On Wednesday, French pharmaceutical giant Sanofi Pasteur published clinical trial data showing that its dengue vaccine, Dengvaxia, could have unintended consequences in patients who had never been infected with the mosquito-borne virus.
"The analysis confirmed that Dengvaxia provides persistent (protective) benefit against dengue fever in those who had prior infection," Sanofi said in a statement
. "For those not previously infected by dengue virus, however, the analysis found that in the longer term, more cases of severe disease could occur following vaccination upon a subsequent dengue infection."
On Monday, Harry Roque Jr., a spokesman for Philippines President Rodrigo Duterte, announced
that the Department of Justice would launch an investigation into the fast-track approval of Dengvaxia by the previous administration. Assistant Health Secretary Lyndon Lee Suy said his agency would work with the Department of Education to monitor all recipients of the vaccine for adverse health effects.
"We will leave no stone unturned in making those responsible for this shameless public health scam which puts hundreds of thousands of young lives at risk accountable," Roque said Sunday
In a statement, Sanofi said it would "continue to seek constructive and transparent dialogue" with the Food and Drug Administration of the Philippines.
More than 730,000 people in the Philippines have been vaccinated with Dengvaxia since April 2016, when the World Health Organization first recommended
inoculating anyone 9 and older living in high-risk areas. Ninety percent had already had dengue, the country's Department of Health said.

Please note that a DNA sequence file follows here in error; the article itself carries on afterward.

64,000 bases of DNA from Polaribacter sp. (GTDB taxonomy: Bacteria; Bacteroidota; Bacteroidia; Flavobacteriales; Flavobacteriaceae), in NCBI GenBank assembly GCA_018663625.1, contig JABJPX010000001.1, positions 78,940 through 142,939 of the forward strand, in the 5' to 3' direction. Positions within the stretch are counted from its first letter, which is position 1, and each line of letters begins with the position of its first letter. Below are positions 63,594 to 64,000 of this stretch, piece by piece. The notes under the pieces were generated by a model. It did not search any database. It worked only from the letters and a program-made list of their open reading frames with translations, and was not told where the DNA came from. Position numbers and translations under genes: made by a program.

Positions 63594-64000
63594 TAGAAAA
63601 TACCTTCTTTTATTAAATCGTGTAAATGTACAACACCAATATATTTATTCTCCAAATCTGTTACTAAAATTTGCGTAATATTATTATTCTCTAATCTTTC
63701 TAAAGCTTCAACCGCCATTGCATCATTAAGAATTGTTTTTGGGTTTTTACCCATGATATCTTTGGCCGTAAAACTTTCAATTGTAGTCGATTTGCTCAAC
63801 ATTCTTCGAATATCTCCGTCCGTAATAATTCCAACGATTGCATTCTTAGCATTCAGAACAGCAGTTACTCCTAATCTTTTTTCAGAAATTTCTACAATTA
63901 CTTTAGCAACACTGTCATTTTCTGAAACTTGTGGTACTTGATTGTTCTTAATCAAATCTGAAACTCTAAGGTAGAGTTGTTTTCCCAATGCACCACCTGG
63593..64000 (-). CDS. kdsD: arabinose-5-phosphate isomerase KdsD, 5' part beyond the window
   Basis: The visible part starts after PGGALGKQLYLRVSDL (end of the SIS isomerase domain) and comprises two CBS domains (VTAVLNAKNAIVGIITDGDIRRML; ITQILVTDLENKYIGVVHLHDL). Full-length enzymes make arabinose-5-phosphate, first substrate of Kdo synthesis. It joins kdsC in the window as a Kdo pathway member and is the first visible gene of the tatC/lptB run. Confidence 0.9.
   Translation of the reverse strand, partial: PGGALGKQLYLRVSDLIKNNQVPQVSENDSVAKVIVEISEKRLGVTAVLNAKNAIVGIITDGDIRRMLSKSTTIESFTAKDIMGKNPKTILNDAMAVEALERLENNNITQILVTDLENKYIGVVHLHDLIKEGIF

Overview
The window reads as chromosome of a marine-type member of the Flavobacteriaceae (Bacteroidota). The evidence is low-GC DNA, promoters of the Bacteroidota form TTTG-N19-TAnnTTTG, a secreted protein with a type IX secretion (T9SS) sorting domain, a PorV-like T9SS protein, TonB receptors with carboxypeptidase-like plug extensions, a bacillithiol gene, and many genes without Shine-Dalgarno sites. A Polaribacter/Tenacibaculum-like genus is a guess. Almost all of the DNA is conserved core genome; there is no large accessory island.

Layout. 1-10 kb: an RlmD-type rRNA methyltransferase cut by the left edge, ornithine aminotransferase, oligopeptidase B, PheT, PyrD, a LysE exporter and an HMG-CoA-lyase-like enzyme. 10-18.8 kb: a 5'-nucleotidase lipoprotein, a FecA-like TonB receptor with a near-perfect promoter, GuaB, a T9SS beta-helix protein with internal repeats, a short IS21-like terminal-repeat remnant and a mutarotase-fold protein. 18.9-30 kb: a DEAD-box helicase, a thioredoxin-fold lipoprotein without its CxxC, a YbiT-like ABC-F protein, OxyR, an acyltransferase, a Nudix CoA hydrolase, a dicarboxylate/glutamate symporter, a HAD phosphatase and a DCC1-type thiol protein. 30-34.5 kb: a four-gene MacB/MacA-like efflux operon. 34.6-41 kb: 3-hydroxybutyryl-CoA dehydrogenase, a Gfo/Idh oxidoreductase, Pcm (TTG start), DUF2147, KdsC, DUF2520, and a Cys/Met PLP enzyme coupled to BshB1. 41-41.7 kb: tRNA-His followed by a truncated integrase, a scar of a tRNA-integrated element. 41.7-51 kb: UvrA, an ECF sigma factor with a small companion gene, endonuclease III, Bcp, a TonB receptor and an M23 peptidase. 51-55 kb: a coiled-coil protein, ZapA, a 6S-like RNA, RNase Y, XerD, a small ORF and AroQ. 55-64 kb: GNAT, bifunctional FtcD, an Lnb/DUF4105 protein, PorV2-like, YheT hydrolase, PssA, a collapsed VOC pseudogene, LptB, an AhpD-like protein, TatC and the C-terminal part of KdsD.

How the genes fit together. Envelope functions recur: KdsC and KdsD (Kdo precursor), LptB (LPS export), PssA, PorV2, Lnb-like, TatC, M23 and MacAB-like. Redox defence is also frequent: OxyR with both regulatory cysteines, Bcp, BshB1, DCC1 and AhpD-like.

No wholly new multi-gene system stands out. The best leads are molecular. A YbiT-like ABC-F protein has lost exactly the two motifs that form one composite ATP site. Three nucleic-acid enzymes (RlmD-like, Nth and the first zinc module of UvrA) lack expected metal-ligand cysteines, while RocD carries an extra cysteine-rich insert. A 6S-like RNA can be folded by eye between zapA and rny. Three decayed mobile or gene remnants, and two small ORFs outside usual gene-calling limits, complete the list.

In July 2016, the WHO published a paper
that cautioned, "Vaccination may be ineffective or may theoretically even increase the future risk of (hospitalization) or severe dengue illness in those who are (uninfected) at the time of first vaccination."
Still, the vaccination campaign in the Philippines continued until last week.
Dengue is a viral infection transmitted by the Aedes aegypti mosquito, the same insect responsible for spreading Zika, chikungunya and yellow fever. The WHO estimates
roughly half of the world's population is now at risk of contracting the virus and that 390 million people are infected every year. Only about 25% exhibit any symptoms.
Symptoms of dengue include high fever, headache and eye pain, as well as joint, muscle or bone pain, according to the US Centers for Disease Control and Prevention
. The CDC says to "go IMMEDIATELY to an emergency room or the closest health care provider if any of the following warning signs appear": severe abdominal pain or persistent vomiting; red spots or patches on the skin; bleeding from the nose or gums; vomiting blood; "black, tarry" stools; pale, cold or clammy skin; or difficulty breathing.
Extreme cases can bring internal bleeding, circulatory failure, shock or death.
The CDC says people who suspect that they have contracted dengue can take pain relievers with acetaminophen but to avoid medications containing ibuprofen or aspirin. "They should also rest, drink plenty of fluids to prevent dehydration ... and consult a physician."
There are four "distinct, but closely related" strains of the virus that causes dengue, according to the WHO. Once someone recovers from an infection of one of the strains, they cannot become infected with that strain again. But the more times someone is infected with a different strain, the more likely subsequent infections are to result in "severe dengue."
While the review of Dengvaxia is carried out in the Philippines, Sanofi has proposed a "label update" to recommend that people who have never been infected with any strain of dengue not be vaccinated.